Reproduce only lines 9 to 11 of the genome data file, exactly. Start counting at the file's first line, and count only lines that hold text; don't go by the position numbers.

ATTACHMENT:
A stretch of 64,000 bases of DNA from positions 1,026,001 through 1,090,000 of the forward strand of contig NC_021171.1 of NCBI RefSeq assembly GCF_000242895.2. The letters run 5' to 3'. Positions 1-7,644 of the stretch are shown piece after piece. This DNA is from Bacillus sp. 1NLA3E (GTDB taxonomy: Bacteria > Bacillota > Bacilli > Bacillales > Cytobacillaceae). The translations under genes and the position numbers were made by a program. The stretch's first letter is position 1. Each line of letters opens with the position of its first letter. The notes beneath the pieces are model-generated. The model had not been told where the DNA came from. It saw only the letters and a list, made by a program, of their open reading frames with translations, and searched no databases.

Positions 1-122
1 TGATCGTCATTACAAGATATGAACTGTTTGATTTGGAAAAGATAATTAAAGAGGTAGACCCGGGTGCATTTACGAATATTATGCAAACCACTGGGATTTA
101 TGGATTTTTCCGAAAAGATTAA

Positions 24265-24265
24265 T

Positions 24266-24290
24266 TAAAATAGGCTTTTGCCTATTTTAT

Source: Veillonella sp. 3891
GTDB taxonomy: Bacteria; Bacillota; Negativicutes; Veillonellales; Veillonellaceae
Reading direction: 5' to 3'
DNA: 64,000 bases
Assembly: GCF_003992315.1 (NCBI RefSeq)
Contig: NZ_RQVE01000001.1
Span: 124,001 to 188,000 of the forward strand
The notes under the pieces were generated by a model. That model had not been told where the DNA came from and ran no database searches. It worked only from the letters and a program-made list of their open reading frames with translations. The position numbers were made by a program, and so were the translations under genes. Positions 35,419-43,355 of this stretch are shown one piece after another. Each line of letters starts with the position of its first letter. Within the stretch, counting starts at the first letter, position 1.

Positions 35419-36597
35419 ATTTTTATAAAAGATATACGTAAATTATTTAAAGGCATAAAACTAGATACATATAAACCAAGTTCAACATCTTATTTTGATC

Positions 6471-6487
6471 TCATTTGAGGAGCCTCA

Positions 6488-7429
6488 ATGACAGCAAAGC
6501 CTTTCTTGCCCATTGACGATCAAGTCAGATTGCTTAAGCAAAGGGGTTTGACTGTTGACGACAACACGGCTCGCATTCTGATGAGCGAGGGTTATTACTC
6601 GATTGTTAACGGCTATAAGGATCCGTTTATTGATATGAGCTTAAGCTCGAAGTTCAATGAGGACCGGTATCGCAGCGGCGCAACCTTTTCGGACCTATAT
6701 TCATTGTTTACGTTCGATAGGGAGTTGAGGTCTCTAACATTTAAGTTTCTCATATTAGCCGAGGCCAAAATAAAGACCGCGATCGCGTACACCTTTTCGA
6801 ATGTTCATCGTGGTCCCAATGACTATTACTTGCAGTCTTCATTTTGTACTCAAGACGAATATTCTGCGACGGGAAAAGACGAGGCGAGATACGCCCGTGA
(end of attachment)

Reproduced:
Source: Veillonella sp. 3891
GTDB taxonomy: Bacteria; Bacillota; Negativicutes; Veillonellales; Veillonellaceae
Reading direction: 5' to 3'